A renewed push to wind back Victoria’s abortion laws has been rejected by the Andrews government, which says the matter has already been settled by State Parliament.
Seven years after abortion was decriminalised in Victoria, Democratic Labour Party MP Rachel Carling-Jenkins has drafted a private member’s bill attempting to overhaul the law.
We are not going to go away until we have a law that protects all people.
Under the proposal – which the DLP says is the first of several plans to change legislation – women who are more than 20 weeks’ pregnant would not have the right to an abortion except in the case of a medical emergency. And doctors who carried out an abortion in breach of the new rules could face prosecution and jail terms up to 20 years.
“This protects women from the awful physical and mental consequences of late-term abortion and it protects children,” Dr Carling-Jenkins told the crowd at the annual March for the Babies rally at Parliament. “Women deserve better. Abortions don’t solve problems – they create them.”
The private member’s bill is the first formal attempt to wind back the abortion reforms passed in 2008. However, the earliest the bill could be debated is next year – and even then it is highly unlikely to succeed, as Dr Carling-Jenkins would struggle to find the numbers to make it a reality.
Already, the government (which has 14 out of 40 votes in the Senate-style upper house), the Greens (which has five) and the Sex Party (one) have said they would not support the DLP’s plans, while a spokesman for opposition leader Matthew Guy said such matters would usually be dealt with by the Coalition through a conscience vote.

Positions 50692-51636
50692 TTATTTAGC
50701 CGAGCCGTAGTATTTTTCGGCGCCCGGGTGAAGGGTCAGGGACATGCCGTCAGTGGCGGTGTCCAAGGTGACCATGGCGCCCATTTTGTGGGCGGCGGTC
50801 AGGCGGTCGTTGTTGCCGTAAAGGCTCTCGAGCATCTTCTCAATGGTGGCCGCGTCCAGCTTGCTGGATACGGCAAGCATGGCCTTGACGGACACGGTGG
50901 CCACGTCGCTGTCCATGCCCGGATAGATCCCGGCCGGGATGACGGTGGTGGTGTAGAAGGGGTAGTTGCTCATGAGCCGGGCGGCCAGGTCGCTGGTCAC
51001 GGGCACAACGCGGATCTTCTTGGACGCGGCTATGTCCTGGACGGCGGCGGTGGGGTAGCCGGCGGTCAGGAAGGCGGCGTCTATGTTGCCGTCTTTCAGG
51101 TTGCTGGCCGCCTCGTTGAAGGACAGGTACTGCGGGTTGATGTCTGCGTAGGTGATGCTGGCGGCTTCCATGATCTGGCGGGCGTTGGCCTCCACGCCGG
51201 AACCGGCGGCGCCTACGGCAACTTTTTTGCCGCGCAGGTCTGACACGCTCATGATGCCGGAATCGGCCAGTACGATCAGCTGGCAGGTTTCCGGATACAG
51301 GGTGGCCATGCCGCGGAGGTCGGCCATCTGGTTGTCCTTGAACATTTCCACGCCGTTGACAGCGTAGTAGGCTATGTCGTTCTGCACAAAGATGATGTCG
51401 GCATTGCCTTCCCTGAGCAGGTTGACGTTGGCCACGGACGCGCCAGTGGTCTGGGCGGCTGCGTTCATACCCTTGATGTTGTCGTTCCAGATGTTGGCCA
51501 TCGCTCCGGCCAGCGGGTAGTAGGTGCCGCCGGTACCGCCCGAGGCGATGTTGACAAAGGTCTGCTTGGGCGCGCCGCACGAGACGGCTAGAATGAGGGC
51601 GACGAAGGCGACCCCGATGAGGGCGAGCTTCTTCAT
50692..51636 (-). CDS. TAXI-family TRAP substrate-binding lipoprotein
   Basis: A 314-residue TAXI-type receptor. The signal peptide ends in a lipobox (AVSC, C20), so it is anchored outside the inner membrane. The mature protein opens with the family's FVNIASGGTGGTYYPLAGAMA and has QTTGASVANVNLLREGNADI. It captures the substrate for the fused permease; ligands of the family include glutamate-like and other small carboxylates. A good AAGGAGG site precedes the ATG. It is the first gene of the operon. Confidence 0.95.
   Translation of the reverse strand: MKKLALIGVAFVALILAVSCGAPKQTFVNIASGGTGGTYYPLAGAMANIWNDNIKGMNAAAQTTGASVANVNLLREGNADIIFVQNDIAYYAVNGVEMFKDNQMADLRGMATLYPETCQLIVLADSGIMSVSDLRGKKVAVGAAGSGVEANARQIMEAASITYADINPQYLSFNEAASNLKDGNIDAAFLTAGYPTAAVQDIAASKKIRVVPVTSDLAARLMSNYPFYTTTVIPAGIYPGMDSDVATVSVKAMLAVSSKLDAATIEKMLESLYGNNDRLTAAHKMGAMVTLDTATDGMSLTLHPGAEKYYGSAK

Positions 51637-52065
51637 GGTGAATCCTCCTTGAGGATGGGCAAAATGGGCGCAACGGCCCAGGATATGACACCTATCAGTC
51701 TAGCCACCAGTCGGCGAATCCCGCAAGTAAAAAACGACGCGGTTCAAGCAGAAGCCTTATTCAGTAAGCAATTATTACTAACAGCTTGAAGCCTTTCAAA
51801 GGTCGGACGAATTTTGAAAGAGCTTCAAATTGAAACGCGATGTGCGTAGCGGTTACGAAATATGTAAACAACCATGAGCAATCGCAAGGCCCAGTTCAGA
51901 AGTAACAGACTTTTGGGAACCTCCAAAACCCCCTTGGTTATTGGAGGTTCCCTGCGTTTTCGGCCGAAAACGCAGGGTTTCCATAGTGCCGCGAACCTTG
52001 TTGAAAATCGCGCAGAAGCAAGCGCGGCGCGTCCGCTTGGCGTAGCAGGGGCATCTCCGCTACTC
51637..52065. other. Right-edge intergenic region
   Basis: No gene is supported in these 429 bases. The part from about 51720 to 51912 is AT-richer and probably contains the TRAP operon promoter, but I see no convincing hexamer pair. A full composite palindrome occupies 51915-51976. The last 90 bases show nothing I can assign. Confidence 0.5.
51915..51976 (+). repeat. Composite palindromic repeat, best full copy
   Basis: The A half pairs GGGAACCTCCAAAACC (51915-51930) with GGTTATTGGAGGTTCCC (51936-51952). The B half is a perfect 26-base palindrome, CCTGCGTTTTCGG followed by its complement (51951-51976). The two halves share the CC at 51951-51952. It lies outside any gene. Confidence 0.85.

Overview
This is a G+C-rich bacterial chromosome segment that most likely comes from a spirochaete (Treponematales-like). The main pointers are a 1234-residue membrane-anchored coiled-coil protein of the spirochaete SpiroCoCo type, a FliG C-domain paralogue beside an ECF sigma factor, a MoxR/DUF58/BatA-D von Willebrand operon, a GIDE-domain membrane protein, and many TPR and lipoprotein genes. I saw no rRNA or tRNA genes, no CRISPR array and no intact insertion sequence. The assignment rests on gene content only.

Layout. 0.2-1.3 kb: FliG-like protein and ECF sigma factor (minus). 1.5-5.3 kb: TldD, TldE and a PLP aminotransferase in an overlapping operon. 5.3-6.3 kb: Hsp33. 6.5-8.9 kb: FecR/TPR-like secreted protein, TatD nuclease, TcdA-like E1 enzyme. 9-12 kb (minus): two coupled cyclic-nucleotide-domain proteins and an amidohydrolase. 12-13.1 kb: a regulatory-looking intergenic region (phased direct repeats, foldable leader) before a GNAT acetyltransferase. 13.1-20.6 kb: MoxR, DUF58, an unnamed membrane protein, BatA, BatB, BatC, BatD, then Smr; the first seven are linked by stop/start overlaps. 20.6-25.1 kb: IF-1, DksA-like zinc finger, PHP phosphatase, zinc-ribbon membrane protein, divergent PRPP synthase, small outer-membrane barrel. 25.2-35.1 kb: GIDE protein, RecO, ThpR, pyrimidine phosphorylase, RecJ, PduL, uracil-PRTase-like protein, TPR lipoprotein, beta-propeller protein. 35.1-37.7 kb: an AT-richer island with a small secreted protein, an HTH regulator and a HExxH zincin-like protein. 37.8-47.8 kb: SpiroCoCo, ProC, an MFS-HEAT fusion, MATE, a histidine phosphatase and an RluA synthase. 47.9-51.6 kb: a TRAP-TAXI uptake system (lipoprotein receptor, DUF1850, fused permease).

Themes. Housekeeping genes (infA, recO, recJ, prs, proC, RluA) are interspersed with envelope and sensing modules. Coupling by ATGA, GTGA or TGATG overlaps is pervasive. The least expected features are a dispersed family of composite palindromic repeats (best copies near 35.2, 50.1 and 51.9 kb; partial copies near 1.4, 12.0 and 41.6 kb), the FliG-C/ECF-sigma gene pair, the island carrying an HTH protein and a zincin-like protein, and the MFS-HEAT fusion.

Health Minister Jill Hennessy said the government believed there was no need to change abortion legislation, which was enshrined by Parliament years ago after extensive debate and careful consideration by the Law Reform Commission.
“The really challenging decision that women may have to make about the future of a pregnancy is one that should be kept between the woman and her doctor. This is a matter that has been settled for a long time in Victoria, and we intend to ensure that continues to be the case,” Ms Hennessy said.
Meanwhile, Saturday’s March for the Babies rally proved to be a relatively peaceful affair, with thousands of pro-life supporters walking from Treasury Gardens to Parliament House to make their views known.
“We are not going to go away until we have a law that protects all people,” said Liberal MP Bernie Finn, who led the event.
Dr Carling-Jenkins says she plans to introduce her bill – the Infant Viability Act – in the next sitting week of Parliament, which starts on October 20, telling supporters it is only “step one” of a much broader push to wind back the law.
However, fellow cross-bencher Fiona Patten, from the Sex Party, branded it “a stunt” and pointed out that the bill could not be debated until next year at the earliest.